After ten rounds in the ring, or possibly cricket ground, two teams travelled to Wales to fight it out for the right to be crowned inaugural North Western Hemisphere Test Champion. An administrative error meant that the awe-inspiring Ottawa Oval in Canada had been double booked and so a quaint little ground in Glamorgan was the neutral territory selected to host the final between Scotland and ourselves. If nothing else, carbon emissions were limited and Greta could at least raise a smile!
Scotland had of course performed the double over us during the round robin stage, chasing down in excess of 400 on both occasions. Provided such history and having been presented with a lush swing inducing green deck, it was no surprise that having benefited from the fall of the coin, Scotland opted to insert us into bat on the grand finale’s premier morning.
To a chorus of rapturous applause from both the locals and travelling fans, opening batsmen Dawid Malan and Haseeb Hameed bounded to the wicket in confident mood but aware of the stern challenges that lay before them. Hameed, fresh from scores of 102 and 90 against Netherlands will have been disappointed to fall for only 20 in the final. Following a century of his own in said match, Dominic Sibley reverted to type with a promising but unfulfilling 38. Malan (74) continued to justify his selection as opener but like skipper Joe Root (84) will have been disappointed not to make a ton on such a magnificent occasion. Moeen Ali, excellent in all facets both in the final and the competition as a whole, made 65 but Sam Curran (4) missed out. It was a great shame for the Surrey youngster given his swashbuckling contributions in the competition up to that point. Chris Woakes (14), Jamie Overton (23), Stuart Broad (28) and James Anderson (10) all made handy contributions alongside a fine Jonny Bairstow (65 not out). There were contributions from throughout the batting line-up but it was disappointing that nobody went big and thus 427 only seemed a par total against a Scotland side that have regularly been amongst the runs during the NWHTC. Spin bowler Martin Law (3-96) and pace bowler Abdulrahmann Egan (3-111) stuck to task with the ball to claim three wickets apiece.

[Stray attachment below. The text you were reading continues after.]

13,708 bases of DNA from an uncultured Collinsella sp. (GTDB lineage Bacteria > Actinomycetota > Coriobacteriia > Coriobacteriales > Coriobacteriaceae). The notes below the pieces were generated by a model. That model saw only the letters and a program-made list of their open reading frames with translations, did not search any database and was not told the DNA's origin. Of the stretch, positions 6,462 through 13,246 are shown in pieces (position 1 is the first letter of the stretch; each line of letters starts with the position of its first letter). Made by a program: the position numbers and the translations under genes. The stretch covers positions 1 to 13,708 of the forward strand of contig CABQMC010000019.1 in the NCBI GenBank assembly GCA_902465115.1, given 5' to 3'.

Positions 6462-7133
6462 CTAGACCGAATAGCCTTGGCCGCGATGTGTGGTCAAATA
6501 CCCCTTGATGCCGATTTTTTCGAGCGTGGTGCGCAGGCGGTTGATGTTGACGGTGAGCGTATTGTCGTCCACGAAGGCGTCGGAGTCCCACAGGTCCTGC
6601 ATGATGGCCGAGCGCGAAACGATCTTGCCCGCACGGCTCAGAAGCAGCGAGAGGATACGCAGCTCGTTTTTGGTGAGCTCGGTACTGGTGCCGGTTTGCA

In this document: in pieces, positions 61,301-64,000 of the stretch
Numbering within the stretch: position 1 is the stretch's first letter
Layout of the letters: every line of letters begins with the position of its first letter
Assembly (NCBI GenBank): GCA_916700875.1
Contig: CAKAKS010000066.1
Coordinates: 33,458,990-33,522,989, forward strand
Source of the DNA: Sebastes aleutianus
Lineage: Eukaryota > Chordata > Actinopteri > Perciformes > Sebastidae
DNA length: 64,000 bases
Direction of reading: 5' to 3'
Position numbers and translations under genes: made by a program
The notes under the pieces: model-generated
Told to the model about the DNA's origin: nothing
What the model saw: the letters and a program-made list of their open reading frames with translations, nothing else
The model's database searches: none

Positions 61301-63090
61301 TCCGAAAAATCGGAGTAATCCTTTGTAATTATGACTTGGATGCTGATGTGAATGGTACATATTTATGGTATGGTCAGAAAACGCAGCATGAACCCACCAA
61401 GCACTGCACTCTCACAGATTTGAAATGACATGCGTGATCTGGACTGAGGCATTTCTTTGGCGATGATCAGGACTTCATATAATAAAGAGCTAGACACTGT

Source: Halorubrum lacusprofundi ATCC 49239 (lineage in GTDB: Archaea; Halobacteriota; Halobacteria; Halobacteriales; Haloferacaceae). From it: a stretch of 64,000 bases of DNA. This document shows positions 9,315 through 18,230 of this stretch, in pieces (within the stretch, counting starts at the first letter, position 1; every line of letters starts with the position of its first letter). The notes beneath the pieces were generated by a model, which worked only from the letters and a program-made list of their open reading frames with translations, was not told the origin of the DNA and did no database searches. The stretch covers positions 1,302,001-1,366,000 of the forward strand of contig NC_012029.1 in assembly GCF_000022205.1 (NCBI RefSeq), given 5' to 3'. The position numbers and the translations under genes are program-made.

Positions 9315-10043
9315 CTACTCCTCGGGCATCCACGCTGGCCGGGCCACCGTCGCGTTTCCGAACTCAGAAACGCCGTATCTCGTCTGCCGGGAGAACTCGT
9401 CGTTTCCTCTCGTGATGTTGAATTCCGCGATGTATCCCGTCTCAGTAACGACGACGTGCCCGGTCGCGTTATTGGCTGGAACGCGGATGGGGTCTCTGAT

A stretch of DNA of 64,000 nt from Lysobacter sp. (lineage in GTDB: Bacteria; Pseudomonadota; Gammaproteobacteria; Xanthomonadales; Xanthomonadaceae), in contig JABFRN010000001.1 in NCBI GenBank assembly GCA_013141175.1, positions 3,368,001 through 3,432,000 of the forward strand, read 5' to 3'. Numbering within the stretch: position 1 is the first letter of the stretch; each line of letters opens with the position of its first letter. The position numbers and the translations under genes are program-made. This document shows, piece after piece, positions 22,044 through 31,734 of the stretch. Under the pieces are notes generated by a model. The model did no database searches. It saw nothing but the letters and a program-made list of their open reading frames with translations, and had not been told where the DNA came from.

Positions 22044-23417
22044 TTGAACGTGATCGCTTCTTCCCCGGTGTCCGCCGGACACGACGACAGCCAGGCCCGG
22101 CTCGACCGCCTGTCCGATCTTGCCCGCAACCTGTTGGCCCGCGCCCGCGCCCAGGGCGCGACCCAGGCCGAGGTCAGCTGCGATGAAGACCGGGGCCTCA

Having batted so well in the league stage of the tournament, Scotland simply failed to show up in the final. Opening batsman Mahdi Clay top scored with 42 as the Saltires crumbled from 90-2 to just 196 all out. Moeen (3-28) led the way with Broad (2-47) and Curran (2-23) collecting two wickets each. Our varied attack that consisted of pace, swing, spin as well as a mixture of right and left-arm helped keep Scotland on their toes and unable to settle. The efficient Martin Law was left stranded not out on 39. Some great bowling changes as well as an excellent decision review by Root helped limit Scotland’s total.
We opted to enforce the follow-on and Scotland were soon in trouble once again. First innings top scorer Clay was amateurishly run out for just 6 (Village!) and Scotland were soon 59-4 staring down the barrel at an innings loss. Once again Root was on the money with his bowling changes as the likes of Overton and Moeen struck almost if not immediately. Finally resistance came in the shape of Gene Moore (88) and Dorian Burke (73) as the right-hand/left-hand pair batted out the day before lifting the score to 205-4 on the third morning.
It seemed almost certain that we would be set a tricky total to chase but having spent the night dreaming of scoring a match-defining century in the final, Moore (88) was run out after fine work from Malan and Root on the boundary. Stuart Broad (4-46) then ran riot dismissing Law (2) in the same over followed by Skinner (1) and Watt (3) in the overs that followed.
It was the economical James Anderson (12.3-2-23-2) who had the honour of sealing the inaugural North Western Hemisphere Test Championship when he dismantled Carter Scott’s stumps to seal victory by an innings and six runs.
Defeat was a sickener for the Scots having beaten us in both round robin matches but they flatlined in the final. Despite not quite been at our most ruthless with the bat and becoming sloppy in the field during the Moore/Burke partnership, our batsmen outperformed the opposition including finally getting on top of the spin combo of Law and Watt whilst our bowlers made breakthroughs at regular and crucial intervals.
The team, both players and backroom staff are honoured to claim this title and would like to place on record our support for the… support of our fans. As a reward for your undying support all official merchandise both in store and online has a 20% markdown for the immediate future and the players will be holding a meet and great at Lords in the next week or so.
I’d like to place on record my praise of the players in particular captain Joe Root whose captaincy has evolved greatly during the competition culminating in final success. Moeen Ali (824 runs at 63.38 and 28 wickets @ 24.14) beat off stiff competition most notably from the likes of Haseeb Hameed and Sam Curran to be named Player’s Player of the Competition.
Disclaimer: Unlike most match reports of recent times, this one was written entirely post match. Playing such match was obviously spread over a reasonable period of time with a lot of ‘life’ sandwiched in-between, hence it may not seem as in depth as other match reports. It’s a better way of playing the game though and slightly less obsessive way of writing up the report.